The Sedalia Sanitation Department regularly gets high marks from the people by way of the annual Sedalia citizen survey, but satisfaction comes at a cost: the department is losing money regularly. Of course, providers of public services and facilities frequently fail to operate in the black but forge ahead anyhow for the sake of the public.
You might have attended the city council session where the sanitation issue was discussed, or you might just have read Sedalia Democrat reporter Nicole Cooke’s story about it right here in the pages of the Democrat but the truth of the matter is this: there are some tweaks we could make to the sanitation system that might help it climb to an even financial break.
But before we talk about improving the system, we need to talk about improving the habits of some of the people who utilize it. The human species in general produces a whole lot more waste than we should, and the good people of the State Fair City are no different. I’ve seen the piles of garbage that await our refuse transportation specialists and I’ve seen the potential recyclables that are carelessly mixed in. There’s so much cardboard being put out with the regular trash that the sanitation department has to waste their time and resources making regular cardboard deliveries to the recycling center because we’ve failed to do it ourselves.
I’ve seen a trash can filled with a small mountain of garbage and precariously perched on the top was an open delivery pizza box that was still at least half full of pizza. Compost is as easy as putting all of your food waste in a pile and occasionally giving it a good stir. All right, so there might be other, less savory ingredients for a really good compost but it’s still pretty darn easy.
Cutting the frequency of city trash pickup in half is one of the options being considered and I’m in favor of it. In my household after recycling we usually struggle to fill even one trash can with actual garbage in a given week. So we do only take advantage of one of the weekly trash pickups because there’s just not enough trash to do both. I bet this is the case for many Sedalians. There aren’t many cities in Missouri or the country at large that still offer twice-weekly trash pickup.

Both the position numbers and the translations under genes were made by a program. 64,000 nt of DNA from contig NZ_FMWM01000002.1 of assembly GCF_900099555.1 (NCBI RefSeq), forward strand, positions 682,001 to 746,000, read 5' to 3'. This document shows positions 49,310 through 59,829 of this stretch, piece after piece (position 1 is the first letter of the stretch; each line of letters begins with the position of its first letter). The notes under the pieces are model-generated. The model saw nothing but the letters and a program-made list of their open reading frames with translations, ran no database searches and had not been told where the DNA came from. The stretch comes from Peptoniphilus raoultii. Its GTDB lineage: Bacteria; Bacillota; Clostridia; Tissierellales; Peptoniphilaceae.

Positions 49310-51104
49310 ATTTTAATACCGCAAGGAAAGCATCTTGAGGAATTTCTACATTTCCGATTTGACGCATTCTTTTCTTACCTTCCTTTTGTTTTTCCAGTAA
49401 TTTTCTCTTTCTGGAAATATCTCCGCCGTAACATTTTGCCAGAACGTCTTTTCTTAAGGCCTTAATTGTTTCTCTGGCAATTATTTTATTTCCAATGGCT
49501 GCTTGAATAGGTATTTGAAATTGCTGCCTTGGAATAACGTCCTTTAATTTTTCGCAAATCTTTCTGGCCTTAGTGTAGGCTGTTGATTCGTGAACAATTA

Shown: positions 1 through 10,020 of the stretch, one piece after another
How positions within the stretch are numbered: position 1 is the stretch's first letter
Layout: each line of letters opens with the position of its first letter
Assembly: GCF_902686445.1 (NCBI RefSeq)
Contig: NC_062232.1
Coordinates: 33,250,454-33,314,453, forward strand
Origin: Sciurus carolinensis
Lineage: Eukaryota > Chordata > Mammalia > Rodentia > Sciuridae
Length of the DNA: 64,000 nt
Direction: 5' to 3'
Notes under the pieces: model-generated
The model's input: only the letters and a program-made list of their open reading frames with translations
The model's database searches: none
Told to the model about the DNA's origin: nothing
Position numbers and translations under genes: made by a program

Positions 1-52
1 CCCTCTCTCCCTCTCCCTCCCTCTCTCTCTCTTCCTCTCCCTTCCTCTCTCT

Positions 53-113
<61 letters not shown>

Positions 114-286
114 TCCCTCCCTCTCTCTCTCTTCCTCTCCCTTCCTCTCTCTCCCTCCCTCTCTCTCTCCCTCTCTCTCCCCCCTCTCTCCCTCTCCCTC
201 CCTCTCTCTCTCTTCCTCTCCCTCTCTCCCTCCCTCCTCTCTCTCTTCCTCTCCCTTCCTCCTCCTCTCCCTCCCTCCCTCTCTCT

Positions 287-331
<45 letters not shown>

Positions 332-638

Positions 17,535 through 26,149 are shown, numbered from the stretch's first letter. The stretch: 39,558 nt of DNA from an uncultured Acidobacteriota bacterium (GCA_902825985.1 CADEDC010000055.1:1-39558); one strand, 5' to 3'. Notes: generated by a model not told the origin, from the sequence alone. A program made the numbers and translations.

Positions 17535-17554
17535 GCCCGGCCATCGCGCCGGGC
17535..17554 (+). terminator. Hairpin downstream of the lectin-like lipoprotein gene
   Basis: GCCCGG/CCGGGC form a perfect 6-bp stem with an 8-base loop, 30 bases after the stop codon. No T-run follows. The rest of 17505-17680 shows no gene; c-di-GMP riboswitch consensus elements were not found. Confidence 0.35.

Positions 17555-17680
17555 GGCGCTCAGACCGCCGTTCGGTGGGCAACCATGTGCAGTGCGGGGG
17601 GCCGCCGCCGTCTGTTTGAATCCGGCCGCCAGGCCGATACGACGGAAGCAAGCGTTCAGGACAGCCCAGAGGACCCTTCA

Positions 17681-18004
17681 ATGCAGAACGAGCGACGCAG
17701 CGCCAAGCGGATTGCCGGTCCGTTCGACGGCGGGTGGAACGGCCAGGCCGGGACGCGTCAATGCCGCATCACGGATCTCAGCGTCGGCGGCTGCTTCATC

There’s also talk of putting some sort of limit on the amount of trash that can be picked up. Currently Sedalians can put out all of the trash that they want. I think we should institute at least some sort of limit just to establish the concept, even if it’s quite generous at first. I think that may be part of why a select few choose not to recycle as often as they should: they don’t have to prioritize their trash loads because they can just put it all out there and it will all be taken away. Why go the recycling bins when the “just get rid of it” space is just on the edge of your property? A limit might make people start searching for other things to do with some of their trash, like recycling, reusing or re-purposing it.
And to ease the financial burden we could increase the service charge for trash pickup. Now don’t get me wrong, it’s not good form to increase something just because it seems too low, or just because it’s lower than rates in comparative communities. But the cost of living is always on the rise, and so is the cost of collecting and processing garbage. A modest rate increase is probably justifiable, but that doesn’t mean we should institute an annual increase or strive to price match places like Marshall. I don’t care what those junction jacking jackals pay for their trash service!
Maybe we should keep the base rate the same but start charging more when people choose to take advantage of the sanitation system by putting out multiple large bags for each pickup. Maybe we need to create a tiered system where the people receiving the most trash service pay the highest rates. Bigger bills might also convince them to find ways to reduce their trash output.
Travis McMullen is a longtime Sedalia resident who shares his views on the city through his weekly Democrat column.